Coinbase, the cryptocurrency exchange, is a polarizing institution.
With the massive growth in user numbers and adoption statistics through 2017, Coinbase saw unprecedented growth for an exchange. This was due, in large measure, to the minimal barrier to entry. It was user-friendly, easy to understand, and brought cryptocurrency purchasing down to a street level.
What’s more, even the most hardened decentralization fanatics could take heart in the fact that the exchange was bringing in massive waves of new users, increasing adoption, and making legacy financial institutions sit up and take notice.
But all that glitters isn’t gold.
As growth has continued in spite of a prolonged bear market, the exchange has begun to move toward a new business approach and one that is not always appreciated by cryptocurrency hardliners. A number of recent issues within the exchange have led to greater public criticism toward Coinbase and its leadership — and a recent cancellation of accounts only adds to the public concern.
— Nick Monroe (@nickmon1112) January 4, 2019
One of the core tenets of cryptocurrency, generally — and Bitcoin, specifically — is the concept of censorship-free monetary liberty. The very nature of Bitcoin and blockchain technology, generally, is driven by decentralization.
But the closing of accounts like those of Gab and its founder, Andrew Torba, is not driven by financial liberty or any sort of decentralized ideology. Instead, these closures are politically motivated.
Coinbase can, of course, refuse to allow anyone to have an account on their exchange — but the closures reveal that Coinbase is not about the fundamentals of blockchain and cryptocurrency, but rather about maintaining a centralized and homogeneous user base.Whether you agree with @GetonGab or not, the problem for crypto users remains the same — Coinbase is centralized. Click To Tweet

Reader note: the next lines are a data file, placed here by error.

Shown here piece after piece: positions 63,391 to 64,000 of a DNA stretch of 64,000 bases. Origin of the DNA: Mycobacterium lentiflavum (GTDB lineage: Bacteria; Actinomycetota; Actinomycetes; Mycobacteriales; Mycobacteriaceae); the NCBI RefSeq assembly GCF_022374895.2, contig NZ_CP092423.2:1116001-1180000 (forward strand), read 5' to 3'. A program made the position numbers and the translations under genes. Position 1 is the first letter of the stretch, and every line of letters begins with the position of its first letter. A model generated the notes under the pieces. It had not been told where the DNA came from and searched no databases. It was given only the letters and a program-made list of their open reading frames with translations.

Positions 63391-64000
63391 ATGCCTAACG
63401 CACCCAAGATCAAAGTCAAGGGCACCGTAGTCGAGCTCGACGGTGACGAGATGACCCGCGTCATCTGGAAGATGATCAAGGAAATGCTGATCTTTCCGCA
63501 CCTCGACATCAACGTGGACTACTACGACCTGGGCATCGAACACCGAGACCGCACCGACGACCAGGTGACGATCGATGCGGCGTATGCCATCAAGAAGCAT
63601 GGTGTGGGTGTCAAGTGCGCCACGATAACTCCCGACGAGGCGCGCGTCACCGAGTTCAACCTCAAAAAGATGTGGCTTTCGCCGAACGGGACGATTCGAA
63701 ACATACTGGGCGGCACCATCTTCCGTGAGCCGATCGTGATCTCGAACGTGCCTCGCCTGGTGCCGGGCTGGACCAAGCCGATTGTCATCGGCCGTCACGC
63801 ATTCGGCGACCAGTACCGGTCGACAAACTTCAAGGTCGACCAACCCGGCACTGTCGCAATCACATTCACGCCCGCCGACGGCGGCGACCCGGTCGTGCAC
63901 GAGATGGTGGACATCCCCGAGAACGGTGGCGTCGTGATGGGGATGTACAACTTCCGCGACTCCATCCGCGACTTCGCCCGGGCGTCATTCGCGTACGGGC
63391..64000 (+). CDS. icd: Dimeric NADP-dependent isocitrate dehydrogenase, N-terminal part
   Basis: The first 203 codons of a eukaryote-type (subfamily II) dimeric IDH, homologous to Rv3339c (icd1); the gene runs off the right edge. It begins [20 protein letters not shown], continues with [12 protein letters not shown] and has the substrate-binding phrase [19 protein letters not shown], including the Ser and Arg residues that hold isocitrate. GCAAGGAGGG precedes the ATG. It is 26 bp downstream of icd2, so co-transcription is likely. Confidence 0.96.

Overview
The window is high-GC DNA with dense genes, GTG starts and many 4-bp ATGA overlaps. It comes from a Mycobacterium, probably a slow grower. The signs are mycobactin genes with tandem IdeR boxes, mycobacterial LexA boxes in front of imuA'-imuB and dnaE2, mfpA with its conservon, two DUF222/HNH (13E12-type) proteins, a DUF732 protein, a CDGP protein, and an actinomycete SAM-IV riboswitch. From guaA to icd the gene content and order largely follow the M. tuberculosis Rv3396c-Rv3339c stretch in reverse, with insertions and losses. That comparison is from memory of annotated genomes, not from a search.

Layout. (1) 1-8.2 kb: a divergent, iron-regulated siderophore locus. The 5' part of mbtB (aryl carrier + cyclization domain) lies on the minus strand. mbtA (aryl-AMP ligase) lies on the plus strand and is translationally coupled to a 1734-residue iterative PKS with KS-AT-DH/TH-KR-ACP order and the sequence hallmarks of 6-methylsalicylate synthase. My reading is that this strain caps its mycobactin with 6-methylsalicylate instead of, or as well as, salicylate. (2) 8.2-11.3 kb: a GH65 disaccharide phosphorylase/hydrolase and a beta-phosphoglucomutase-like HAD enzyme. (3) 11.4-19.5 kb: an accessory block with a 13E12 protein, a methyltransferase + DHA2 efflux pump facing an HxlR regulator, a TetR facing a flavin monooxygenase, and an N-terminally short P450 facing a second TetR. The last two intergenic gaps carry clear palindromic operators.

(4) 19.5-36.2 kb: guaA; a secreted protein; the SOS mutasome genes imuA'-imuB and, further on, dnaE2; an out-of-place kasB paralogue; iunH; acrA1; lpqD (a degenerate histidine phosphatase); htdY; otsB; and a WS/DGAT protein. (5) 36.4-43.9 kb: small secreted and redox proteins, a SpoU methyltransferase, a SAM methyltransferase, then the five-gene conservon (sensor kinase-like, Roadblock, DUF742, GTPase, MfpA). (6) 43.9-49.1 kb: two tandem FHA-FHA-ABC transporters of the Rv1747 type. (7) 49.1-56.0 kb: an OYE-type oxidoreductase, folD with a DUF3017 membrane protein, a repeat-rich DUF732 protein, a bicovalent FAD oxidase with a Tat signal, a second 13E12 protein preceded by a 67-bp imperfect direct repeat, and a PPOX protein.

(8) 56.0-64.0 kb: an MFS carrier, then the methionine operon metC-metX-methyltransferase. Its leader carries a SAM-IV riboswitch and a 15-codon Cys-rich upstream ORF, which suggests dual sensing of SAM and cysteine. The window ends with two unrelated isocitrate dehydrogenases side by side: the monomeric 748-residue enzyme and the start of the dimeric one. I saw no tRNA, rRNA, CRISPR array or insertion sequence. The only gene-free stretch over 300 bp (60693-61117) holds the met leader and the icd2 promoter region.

This main concern that has plagued the exchange in recent months has been the clear picture of centralization that has continued to emerge.
The news that Coinbase would be launching support for large numbers of altcoins was a bit surprising for many of those who were familiar with the company’s previous stance on slow and careful additions. However, with a little digging, BeInCrypto uncovered a clear link between Coinbase’s additions and the Digital Currency Group’s investments.
Furthermore, other additions made it clear that the pairing with the altcoins listed on Coinbase was only through USD Coin (USDC), a stablecoin and native asset to Coinbase. By listing and trading with USDC, the company stands to maintain greater control and, at the same time, make more money than by using the traditional BTC trading pairs.
Brian Armstrong’s recent statements on his love for Bitcoin notwithstanding, the recent trajectory is profoundly concerning — but these issues, while evident, are business decisions, and can be disregarded as such, at least by some.
Canceling accounts, government style, is nothing less than a movement of a centralized platform intent on controlling the flow of funds. It might be high time to move assets out of Coinbase and into other exchanges that more clearly embody the original vision of cryptocurrency.
Think the recent changes at Coinbase reflect the centralized nature of the exchange? Will the pattern of control and market manipulation continue? Let us know in the comments below!
Images courtesy of Twitter, Shutterstock.